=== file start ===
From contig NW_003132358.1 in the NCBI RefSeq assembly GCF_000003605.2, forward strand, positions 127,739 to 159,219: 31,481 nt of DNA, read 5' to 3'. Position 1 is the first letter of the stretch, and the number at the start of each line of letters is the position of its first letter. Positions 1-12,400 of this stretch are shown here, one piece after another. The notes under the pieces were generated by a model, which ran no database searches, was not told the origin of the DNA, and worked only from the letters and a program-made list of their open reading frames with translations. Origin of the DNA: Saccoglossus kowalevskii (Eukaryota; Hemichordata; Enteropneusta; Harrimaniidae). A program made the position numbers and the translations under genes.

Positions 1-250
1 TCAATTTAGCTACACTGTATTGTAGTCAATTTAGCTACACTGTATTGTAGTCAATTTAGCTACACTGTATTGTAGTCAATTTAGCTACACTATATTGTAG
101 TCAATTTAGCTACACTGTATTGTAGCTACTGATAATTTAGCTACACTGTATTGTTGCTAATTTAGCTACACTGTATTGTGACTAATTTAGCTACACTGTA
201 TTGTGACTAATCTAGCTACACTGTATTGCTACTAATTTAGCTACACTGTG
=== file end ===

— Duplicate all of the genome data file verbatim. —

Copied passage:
From contig NW_003132358.1 in the NCBI RefSeq assembly GCF_000003605.2, forward strand, positions 127,739 to 159,219: 31,481 nt of DNA, read 5' to 3'. Position 1 is the first letter of the stretch, and the number at the start of each line of letters is the position of its first letter. Positions 1-12,400 of this stretch are shown here, one piece after another. The notes under the pieces were generated by a model, which ran no database searches, was not told the origin of the DNA, and worked only from the letters and a program-made list of their open reading frames with translations. Origin of the DNA: Saccoglossus kowalevskii (Eukaryota; Hemichordata; Enteropneusta; Harrimaniidae). A program made the position numbers and the translations under genes.

Positions 1-250
1 TCAATTTAGCTACACTGTATTGTAGTCAATTTAGCTACACTGTATTGTAGTCAATTTAGCTACACTGTATTGTAGTCAATTTAGCTACACTATATTGTAG
101 TCAATTTAGCTACACTGTATTGTAGCTACTGATAATTTAGCTACACTGTATTGTTGCTAATTTAGCTACACTGTATTGTGACTAATTTAGCTACACTGTA
201 TTGTGACTAATCTAGCTACACTGTATTGCTACTAATTTAGCTACACTGTG